Q: What would you say is the key factor to success when managing a designs filing practice?
A: The most important thing is to consider imitations – not only their prevalence in the industry or sector in which the client is operating, but also the client’s experience in the market. Different prosecution strategies should be followed depending on the sector and the behaviour of imitators in that field.
Moreover, companies need to vary their approach according to their own innovation strategy. Some companies might need to use partial design registrations or technical drawings, while others may have a different filing approach.
Bearing in mind all these factors and being aware of the latest filing techniques, initial public offering practice and court decisions in key jurisdictions is an efficient way to reach a high-quality protection proposal, which includes not only filings but also other measures (eg, internal and external non-disclosure agreements and creativity protocols) – registration is not the only way to protect design innovation.
Q: The firm offers services around digital rights. How important is the interplay between trademarks, designs, digital assets and other rights in the modern business environment?
A: Nowadays, all businesses must consider the digital environment, especially as the pace of change continues to accelerate. On the one hand, IP assets should be able to operate in digital environments (eg, rights holders should consider how products are offered online and where and how first disclosure should be made to win certain design rights). On the other hand, IP prosecution and enforcement systems are constantly being improved to provide digital means to better protect and defend intellectual property. New options to register non-conventional trademarks and digital designs are being implemented in many different jurisdictions, and new enforcement procedures have been created in order to help IP owners defend their intangible assets.
Planning worldwide protection strategies for both physical and digital businesses is something that we do daily – in particular, constructing and obtaining digital evidence and handling online enforcement and other essential e-commerce-related issues.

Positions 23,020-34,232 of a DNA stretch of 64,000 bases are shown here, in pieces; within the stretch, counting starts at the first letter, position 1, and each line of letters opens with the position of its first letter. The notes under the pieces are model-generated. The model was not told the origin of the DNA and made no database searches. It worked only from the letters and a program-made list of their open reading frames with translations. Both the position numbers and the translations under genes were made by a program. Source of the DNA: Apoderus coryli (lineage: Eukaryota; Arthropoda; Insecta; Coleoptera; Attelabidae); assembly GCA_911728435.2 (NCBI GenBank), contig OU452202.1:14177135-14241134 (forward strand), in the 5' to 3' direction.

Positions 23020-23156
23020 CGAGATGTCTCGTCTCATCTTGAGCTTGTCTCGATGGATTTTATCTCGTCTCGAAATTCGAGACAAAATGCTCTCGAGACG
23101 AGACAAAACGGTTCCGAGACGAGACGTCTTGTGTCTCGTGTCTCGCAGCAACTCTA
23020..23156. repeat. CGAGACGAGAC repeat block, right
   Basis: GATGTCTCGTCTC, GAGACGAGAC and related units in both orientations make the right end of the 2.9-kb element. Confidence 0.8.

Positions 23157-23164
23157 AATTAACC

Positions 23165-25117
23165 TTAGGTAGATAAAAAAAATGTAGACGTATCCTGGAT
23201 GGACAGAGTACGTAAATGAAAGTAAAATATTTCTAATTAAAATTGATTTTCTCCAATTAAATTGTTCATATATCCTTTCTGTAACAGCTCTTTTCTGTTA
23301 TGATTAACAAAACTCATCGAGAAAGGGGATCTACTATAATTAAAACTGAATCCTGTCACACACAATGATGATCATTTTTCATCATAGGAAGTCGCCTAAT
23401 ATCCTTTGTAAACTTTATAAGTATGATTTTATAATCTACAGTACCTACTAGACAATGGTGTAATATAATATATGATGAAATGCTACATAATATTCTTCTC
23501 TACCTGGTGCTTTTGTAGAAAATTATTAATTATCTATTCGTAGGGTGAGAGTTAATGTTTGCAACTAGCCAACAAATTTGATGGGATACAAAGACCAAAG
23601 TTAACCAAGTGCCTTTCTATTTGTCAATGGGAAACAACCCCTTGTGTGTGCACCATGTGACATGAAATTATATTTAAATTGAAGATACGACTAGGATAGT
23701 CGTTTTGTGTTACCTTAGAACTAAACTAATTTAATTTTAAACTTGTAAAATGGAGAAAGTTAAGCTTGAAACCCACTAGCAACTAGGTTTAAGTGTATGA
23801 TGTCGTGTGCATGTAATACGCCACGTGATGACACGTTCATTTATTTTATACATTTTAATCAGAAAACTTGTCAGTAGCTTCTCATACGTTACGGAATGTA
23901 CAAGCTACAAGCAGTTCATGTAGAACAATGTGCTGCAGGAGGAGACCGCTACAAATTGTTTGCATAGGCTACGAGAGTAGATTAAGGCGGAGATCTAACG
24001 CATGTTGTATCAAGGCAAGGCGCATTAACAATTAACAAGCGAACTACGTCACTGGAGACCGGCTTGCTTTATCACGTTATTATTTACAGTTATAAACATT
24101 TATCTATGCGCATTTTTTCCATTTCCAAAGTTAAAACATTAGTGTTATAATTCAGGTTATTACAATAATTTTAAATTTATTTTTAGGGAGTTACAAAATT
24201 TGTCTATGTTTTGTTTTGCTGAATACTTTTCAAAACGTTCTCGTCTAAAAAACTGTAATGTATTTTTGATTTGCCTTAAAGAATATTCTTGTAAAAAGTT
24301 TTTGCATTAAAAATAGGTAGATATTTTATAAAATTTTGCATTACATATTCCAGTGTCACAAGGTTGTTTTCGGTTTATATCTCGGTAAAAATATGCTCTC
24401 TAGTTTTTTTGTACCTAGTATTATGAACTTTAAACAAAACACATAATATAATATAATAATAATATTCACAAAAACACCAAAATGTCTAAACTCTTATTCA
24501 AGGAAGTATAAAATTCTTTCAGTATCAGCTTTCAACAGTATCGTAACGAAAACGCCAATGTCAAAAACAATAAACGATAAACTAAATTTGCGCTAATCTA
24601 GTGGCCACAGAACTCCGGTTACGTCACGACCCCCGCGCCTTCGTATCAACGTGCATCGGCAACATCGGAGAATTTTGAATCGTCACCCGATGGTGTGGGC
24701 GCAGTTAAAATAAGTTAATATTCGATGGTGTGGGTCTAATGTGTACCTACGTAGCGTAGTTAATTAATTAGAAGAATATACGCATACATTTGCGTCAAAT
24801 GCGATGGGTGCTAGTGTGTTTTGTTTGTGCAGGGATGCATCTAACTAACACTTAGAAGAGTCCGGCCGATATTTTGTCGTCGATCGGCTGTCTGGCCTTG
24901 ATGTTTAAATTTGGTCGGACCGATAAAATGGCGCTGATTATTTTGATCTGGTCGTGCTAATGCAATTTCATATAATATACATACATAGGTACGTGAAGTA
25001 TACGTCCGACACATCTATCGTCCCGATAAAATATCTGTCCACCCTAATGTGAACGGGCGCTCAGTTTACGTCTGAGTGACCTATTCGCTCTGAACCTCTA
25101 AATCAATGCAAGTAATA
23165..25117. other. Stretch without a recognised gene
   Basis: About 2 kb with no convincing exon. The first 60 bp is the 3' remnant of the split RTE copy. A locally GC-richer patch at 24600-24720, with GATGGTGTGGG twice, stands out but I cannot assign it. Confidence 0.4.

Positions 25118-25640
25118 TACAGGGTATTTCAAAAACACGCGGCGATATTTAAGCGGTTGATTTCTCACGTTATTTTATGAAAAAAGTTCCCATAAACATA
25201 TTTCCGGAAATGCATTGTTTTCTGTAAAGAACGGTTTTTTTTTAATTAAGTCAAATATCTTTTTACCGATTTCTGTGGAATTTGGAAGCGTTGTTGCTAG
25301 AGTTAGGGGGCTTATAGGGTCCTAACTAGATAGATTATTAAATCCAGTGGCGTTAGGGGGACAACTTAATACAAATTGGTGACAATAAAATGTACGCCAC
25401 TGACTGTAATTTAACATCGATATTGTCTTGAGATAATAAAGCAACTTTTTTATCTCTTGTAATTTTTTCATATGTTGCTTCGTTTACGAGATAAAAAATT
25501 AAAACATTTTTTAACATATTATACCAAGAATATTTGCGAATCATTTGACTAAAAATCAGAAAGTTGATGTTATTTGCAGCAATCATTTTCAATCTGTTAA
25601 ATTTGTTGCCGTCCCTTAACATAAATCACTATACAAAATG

Q: How do you ensure that attorneys in different jurisdictions keep abreast of the latest developments at both EU and national level?
A: Two key aspects of staying up to date are membership of international organisations and managing global clients and/or clients with interests all over the world. Belonging to – and being active in – organisations such as INTA is a constant learning experience, both personally and professionally. It is also important to keep up to date with all the latest worldwide decisions and criteria; we achieve this by studying and analysing IP office practices, as well as court decisions in the most relevant jurisdictions for our clients.
Further, when managing global portfolios, we look for the best partners and ensure that we are aware of the latest relevant cases before suggesting prosecution or enforcement strategies to our clients. By doing so, we ensure that we are knowledgeable about the last tendencies and criteria.
Q: What developments or cases should trademark and designs practitioners be following with respect to the European IP landscape?
A: The interplay between 3D trademarks, designs and copyright is an interesting emerging area. Recent EU cases sitting at this intersection demonstrate that a number of design and 3D trademark cases now involve copyright law. Moreover, the functionality doctrine must surely be at the forefront of arguments in many cases, especially those dealing with partial design enforcement.
Finally, there is the question of how to embrace new types of trademark and design registration (ie, virtual and digital registrations). Issues to consider include: whether – in light of the digital reality – first disclosure linked to a certain territory should be removed to claim unregistered design protection in that territory; the development of new enforcement proceedings; and/or the impact of 3D printing, augmented reality, AI and robotics on the IP system.
Q: If you could make one change to the EU trademarks or designs filing landscape, what would it be?
A: If I had to choose only one, I would suggest rethinking whether unregistered design protection claims should be linked to disclosure in a territory. From my perspective, almost all first disclosures happen online and these kinds of statutes are thus outdated. A right should be given from first disclosure, provided that such disclosure reaches the relevant public, whether online or offline.